I am jonesing bad for a trip to Disney World. We had a trip planned for Spring Break this year – three days/nights at Universal Orlando and then 4 days/nights at Disney World. We were pretty excited.
That trip was canceled two days before we would have left due to COVID. We knew it was coming and were unsure about how it would work in the days leading up to the cancellation. We weren’t unprepared for the trip to be cancelled (for the rest of what happened after – to say we were unprepared is an understatement. I don’t think anyone could have anticipated the situation we find ourselves in today).
We also had a planned trip to Alaska with the Disney Cruise Line booked for the end of the summer 2020. I was supposed to be sitting on a veranda looking at whales and bears while sipping my morning coffee, bundled up in a cozy sweater and sweatpants.
Instead I am here in Texas. Where the real feel humidity is like 500%.
I am aware completely of the privilege of feeling sad about these losses as opposed to more significant and harder to overcome losses. My family is healthy and able to work. My children are able to learn online and are not so small as to require my constant supervision (hence the able to work!).
But I feel sad about the loss of these trips. I feel disappointed. Whenever clients try to run down their problems in the way I just did, I remind them that our problems are our problems and they are real to us and significant. It would be self-centered to ask strangers in worse situations to care about our problems as much as we do, but for us to be sad or upset about them is normal and healthy. We don’t need to be ashamed to be upset about what we are upset about.
So I am sad and upset about the loss of these trips to which we were so looking forward and I am grieving the changes that have had to be made to plans and expectations that I liked and enjoyed.
And Disney World is open and, based on the social media accounts, so gloriously uncrowded. There is a deeply irrational and self-involved part of me that wants desperately to be there to experience what it is like to be there when it is so accessible.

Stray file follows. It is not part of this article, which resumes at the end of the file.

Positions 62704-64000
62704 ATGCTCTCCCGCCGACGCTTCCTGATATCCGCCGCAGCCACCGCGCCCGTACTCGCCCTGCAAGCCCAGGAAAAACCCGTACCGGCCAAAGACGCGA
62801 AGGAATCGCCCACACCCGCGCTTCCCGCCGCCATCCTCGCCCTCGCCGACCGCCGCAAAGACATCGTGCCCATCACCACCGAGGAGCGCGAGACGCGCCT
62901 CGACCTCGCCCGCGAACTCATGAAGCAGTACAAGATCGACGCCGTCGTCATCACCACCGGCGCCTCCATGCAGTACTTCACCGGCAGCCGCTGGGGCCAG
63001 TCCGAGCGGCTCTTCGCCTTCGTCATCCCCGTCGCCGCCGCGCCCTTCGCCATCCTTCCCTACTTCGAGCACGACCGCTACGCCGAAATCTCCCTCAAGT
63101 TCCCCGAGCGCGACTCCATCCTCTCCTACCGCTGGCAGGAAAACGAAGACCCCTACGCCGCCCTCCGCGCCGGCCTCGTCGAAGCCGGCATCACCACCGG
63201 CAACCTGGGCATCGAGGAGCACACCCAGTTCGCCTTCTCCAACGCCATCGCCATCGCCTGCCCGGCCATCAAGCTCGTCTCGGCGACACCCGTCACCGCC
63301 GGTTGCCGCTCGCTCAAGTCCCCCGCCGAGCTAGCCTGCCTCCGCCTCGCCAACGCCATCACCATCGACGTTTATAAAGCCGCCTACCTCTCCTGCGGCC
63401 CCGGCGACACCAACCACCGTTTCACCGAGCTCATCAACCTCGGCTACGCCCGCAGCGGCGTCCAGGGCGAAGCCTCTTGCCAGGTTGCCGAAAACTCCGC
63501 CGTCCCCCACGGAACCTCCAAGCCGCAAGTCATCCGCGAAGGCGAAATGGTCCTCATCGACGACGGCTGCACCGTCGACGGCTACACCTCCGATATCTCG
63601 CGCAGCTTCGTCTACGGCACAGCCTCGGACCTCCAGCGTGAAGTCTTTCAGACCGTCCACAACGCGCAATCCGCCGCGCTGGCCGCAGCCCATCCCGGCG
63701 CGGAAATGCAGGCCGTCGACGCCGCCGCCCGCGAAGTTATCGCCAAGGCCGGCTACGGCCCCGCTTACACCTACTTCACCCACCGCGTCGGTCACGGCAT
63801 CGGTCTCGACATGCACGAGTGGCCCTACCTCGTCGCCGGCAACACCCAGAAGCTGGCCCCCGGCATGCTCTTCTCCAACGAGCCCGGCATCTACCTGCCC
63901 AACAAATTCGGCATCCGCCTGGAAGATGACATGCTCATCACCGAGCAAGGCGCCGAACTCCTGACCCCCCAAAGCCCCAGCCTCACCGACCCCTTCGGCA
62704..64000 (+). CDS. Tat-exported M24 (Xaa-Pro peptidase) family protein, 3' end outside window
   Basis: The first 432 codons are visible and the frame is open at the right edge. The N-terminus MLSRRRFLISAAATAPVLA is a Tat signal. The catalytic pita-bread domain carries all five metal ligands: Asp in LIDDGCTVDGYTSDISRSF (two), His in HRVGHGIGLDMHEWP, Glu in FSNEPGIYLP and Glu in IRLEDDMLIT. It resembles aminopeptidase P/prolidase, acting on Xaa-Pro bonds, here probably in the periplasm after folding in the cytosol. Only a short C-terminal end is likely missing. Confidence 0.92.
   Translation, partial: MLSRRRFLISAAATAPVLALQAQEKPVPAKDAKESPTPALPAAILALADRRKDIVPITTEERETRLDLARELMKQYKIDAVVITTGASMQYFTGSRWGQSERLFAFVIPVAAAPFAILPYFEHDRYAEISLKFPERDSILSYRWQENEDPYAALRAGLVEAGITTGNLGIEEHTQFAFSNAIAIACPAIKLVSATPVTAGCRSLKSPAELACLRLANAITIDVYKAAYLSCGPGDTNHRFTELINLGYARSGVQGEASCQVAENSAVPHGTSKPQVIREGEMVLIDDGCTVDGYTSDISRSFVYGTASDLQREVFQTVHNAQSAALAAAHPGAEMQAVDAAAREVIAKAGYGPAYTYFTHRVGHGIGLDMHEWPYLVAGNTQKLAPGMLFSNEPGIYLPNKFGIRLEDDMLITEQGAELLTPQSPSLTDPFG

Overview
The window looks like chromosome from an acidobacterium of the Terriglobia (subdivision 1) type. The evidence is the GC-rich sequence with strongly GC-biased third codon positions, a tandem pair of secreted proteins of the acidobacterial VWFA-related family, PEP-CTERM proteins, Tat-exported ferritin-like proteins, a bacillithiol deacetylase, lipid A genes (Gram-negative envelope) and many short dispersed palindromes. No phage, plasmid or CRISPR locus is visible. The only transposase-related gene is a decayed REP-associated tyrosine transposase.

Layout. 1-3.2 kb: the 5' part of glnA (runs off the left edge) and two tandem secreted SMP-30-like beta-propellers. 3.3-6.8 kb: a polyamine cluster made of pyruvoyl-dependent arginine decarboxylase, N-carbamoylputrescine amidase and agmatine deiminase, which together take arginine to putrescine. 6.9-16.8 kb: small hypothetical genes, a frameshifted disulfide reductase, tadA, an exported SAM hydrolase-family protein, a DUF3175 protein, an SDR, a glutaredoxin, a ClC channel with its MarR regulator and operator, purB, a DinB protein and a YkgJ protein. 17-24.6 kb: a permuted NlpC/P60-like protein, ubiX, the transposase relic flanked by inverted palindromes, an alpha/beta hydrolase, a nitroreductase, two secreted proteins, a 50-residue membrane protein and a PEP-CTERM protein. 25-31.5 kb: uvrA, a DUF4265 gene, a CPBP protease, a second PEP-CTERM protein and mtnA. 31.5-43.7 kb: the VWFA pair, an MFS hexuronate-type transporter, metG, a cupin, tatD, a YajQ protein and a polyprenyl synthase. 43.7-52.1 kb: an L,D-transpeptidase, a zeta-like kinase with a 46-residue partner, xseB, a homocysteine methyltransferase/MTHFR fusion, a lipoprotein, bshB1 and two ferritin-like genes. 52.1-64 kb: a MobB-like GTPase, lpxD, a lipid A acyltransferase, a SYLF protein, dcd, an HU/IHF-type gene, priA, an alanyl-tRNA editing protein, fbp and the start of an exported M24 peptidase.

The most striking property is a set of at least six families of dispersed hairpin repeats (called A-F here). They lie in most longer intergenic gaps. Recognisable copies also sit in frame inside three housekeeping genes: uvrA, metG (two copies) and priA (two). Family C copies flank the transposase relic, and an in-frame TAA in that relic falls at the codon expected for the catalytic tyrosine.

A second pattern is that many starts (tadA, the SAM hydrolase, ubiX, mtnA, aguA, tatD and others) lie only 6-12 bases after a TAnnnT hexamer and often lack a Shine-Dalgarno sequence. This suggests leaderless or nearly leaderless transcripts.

Accessible in a way that it has not been in a long time.
Accessible and yet out of reach.
I think that’s the cognitive dissonance that we’re all dealing with these days. It looks so much like it should be life as normal outside. And yet it is not life as normal. I am not buying back to school clothes and shoes this week, as I normally would be, because my children don’t need new shoes to sit in their room in front of a computer. To see people around my neighborhood, life is normal (apart from masks and inside dining at restaurants). Grocery stores bustle with shoppers, kids ride their bikes in gangs down the street, neighbors chat over evening cocktails in their front lawns. And yet it is not normal. We can’t plan a trip to Disney World because we don’t know when we will feel safe to go.
And yet. I have planned three different future trips to Disney World. For those who do not know, Disney makes it incredibly easy to book and cancel future trips. I see it as an act of practical irrational optimism that I have trips booked for Thanksgiving, New Years Eve, and Spring Break. Do I actually anticipate that we will take these trips? Not all of them certainly, we can only take one. But having the reservation gives me some feeling of anticipation. It’s motivating. It helps me to stay in and keep my kids from socializing the way that they would like to with friends because we’re working to get to those trips (ONE of those trips – let’s face it, we’ll be lucky to get to go on the Spring Break trip).
But I won’t cancel them.
They bring me hope and a target. A target for normalcy when it feels that actual normalcy is both appearing outside my window and miles away.
So I continue to follow Disney blogs and to listen to Disney podcasts on some of my runs because it gives me hope that one day we’ll be able to get back out there. That the efforts of those making them will eventually pay off with victory over an often invisible foe that is the COVID virus.